It is often difficult to compare the thermal performance of different PV/T collectors because there are multiple conditions and parameters that can affect the performance coefficients a0 and a1.  In this article, we will do our best to explain this complex but exciting subject!

 

What are the coefficients a0 and a1 (and a2)?


The coefficient a0 (also known as η0_hem when the wind speed is zero) refers to the peak collector efficiency of the panel: the amount of energy from the sun that is absorbed and converted into useful thermal energy. For a traditional thermal-only collector, a0 values are on the order of 80%, but for a PV/T panel, as part of the energy is absorbed and converted into electricity (PV), a0 values are on the order of 30-50%.

Please note that prior to 2014, many PV/T manufacturers performed certification testing without the PV laminate generating electricity in its maximum power point (MPP), and thus demonstrate performance values that are quite high (and not accurate!). If a PV/T panel is listed as having an a0 value > 55%, please verify whether the testing was done with or without the PV laminate functioning (because if the PV laminate is operating in MPP, it will remove ~10% from the a0 value).

The coefficients a1 and a2 are heat loss coefficients: as temperature increases, the efficiency of the panel decreases as a factor of a1 and a2. The coefficient a2 is a 2nd order coefficient and will often be set to zero for PV/T panels. We will thus no longer address a2 in the rest of this article.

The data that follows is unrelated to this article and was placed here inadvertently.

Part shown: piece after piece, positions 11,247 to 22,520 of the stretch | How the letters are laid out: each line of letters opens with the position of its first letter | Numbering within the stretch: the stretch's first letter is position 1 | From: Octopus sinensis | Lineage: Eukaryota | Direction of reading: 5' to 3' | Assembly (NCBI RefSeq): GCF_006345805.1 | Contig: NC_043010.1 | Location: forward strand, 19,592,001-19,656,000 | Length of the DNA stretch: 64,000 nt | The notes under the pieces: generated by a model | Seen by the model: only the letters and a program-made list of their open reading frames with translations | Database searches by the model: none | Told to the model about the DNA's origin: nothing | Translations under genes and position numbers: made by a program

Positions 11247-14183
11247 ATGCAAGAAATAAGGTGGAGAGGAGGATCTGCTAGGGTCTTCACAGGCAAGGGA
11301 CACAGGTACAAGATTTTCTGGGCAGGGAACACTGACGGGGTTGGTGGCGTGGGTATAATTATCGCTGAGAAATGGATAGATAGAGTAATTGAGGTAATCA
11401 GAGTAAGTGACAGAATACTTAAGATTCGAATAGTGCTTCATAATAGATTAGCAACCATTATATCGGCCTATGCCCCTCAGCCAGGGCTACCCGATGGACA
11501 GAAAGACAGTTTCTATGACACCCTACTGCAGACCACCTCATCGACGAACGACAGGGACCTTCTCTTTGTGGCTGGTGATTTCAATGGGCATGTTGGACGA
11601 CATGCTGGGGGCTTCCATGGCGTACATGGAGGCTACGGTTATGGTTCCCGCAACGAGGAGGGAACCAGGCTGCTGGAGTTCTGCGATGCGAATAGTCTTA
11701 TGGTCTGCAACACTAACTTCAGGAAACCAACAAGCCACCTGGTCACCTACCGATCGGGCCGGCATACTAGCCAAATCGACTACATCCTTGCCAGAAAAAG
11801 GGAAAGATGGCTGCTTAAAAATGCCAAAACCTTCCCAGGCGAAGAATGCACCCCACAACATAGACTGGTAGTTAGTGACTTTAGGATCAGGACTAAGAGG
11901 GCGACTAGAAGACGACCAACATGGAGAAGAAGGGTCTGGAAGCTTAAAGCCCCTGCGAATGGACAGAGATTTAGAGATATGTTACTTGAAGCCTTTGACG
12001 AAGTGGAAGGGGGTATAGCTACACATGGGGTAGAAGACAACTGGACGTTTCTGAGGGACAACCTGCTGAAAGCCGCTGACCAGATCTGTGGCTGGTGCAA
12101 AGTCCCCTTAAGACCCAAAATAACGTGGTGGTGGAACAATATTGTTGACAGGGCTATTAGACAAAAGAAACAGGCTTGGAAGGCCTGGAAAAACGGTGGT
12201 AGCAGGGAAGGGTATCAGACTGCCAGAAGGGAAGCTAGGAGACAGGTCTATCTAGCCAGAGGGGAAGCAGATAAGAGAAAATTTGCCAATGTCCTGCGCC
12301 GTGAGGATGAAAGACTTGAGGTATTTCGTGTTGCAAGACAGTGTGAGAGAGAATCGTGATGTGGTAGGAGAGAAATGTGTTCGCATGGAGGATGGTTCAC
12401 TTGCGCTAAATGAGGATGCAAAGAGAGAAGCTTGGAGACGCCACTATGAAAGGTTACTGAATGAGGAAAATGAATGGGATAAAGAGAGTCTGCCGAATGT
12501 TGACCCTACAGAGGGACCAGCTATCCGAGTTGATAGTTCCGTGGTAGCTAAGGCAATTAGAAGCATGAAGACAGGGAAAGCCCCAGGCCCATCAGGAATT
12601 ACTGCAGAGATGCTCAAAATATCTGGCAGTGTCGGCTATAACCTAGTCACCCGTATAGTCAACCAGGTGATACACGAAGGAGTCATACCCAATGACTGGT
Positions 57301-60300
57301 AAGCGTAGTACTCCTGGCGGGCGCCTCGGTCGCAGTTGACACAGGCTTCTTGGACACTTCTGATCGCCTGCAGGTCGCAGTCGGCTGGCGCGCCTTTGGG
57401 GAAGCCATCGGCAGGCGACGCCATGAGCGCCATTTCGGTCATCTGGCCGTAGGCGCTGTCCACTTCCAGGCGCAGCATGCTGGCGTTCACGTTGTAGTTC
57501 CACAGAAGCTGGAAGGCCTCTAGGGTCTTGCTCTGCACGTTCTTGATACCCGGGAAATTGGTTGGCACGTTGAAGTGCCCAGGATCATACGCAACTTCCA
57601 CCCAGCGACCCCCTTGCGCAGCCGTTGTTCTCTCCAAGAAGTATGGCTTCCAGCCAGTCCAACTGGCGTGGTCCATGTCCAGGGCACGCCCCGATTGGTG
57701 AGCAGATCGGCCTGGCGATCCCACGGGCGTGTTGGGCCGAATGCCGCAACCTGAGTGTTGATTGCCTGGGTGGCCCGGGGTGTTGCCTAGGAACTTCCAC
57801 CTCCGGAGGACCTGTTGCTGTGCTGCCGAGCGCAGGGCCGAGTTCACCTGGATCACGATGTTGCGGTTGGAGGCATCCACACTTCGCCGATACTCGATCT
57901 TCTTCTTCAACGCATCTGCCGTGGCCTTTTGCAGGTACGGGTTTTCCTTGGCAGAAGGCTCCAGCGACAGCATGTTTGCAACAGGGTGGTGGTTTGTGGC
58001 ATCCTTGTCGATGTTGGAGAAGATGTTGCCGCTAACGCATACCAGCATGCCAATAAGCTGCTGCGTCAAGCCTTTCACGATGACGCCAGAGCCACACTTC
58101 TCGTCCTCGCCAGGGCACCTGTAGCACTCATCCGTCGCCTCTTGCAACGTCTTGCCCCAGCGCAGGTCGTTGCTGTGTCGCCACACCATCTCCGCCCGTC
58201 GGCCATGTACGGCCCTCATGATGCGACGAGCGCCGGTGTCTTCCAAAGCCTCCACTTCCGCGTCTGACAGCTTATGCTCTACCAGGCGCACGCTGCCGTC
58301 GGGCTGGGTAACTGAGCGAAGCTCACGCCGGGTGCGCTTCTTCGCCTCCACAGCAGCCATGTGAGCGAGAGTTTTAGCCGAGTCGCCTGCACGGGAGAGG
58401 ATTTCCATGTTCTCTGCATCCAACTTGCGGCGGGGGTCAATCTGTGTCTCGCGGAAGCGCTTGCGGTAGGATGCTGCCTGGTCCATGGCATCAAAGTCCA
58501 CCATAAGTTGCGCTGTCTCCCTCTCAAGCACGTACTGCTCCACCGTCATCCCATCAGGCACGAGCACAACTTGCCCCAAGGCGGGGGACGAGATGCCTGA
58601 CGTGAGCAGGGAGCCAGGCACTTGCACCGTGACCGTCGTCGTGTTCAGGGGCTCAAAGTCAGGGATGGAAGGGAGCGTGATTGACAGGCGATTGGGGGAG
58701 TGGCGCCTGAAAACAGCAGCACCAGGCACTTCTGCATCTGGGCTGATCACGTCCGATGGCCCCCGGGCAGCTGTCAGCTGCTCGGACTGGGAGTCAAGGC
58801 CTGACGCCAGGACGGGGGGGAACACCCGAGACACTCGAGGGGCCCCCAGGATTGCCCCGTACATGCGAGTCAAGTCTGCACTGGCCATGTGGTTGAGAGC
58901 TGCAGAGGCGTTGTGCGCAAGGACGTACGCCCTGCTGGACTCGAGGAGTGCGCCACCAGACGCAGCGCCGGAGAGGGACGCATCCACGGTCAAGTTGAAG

DualSun Spring - Coupe web

 

Parameters to determine a0 and a1


When calculating a0 and a1, the following four parameters will have an impact on the resulting a0 and a1 values (and are often the cause of inconsistencies between comparisons).

1. Ambient conditions: Steady-state versus quasi-dynamic

The first variable that will have an impact on a0 and a1 is the method used for representing the ambient conditions of the panel:

A. Steady-state: the steady-state method considers stable, non-changing conditions, and thus testing is generally conducted indoors. The coefficients used for steady-state analysis are the following: η0, bu, b1, b2. These coefficients will then be used to determine a0 and a1.

B. Quasi-dynamic: the quasi-dynamic method considers more natural conditions with variable radiation and temperature, and thus testing is conducted outdoors. The coefficients used for quasi-dynamic analysis are the following: η0, Kb, Kd, b0, c1, c2, c3, c4, c5, c6. These coefficients will then be used to determine a0 and a1.

The steady-state method was widely used until recently because it was easier to take measurements indoors, but quasi-dynamic testing is now being used more often because ScenoCalc (a software tool for calculating solar thermal output) for PV/T panels is only available with quasi-dynamic coefficients. The upcoming revision of the EN ISO 9806:2017 standard will update the ScenoCalc tool and once updated, there will be no problem to use both test results.

2. Panel surface area: gross area versus aperture area

The coefficients a0 and a1 are also determined based on the surface area of the collector, another parameter which may vary:

A. Gross area: total area of the panel

B. Aperture area: area of the thermal collector (which generally does not cover the entire gross area of the panel)

Solar Keymark certification was based on aperture area until 2016, but is now based on gross area, the reason being that there was no clear definition for aperture area of PV/T panels (area of thermal collector, area of without frame,…) whereas gross area is more explicit.

3. Solar irradiation (G)

A third parameter used to determine a0 and a1 is solar irradiation G, measured in W/m2:

Global irradiation = G = Gbeam + Gdiffuse

Net irradiation = G” = G + 0.85 c4*( El-σ.TA4), with c4 taken at 0.85 if no measured results are available.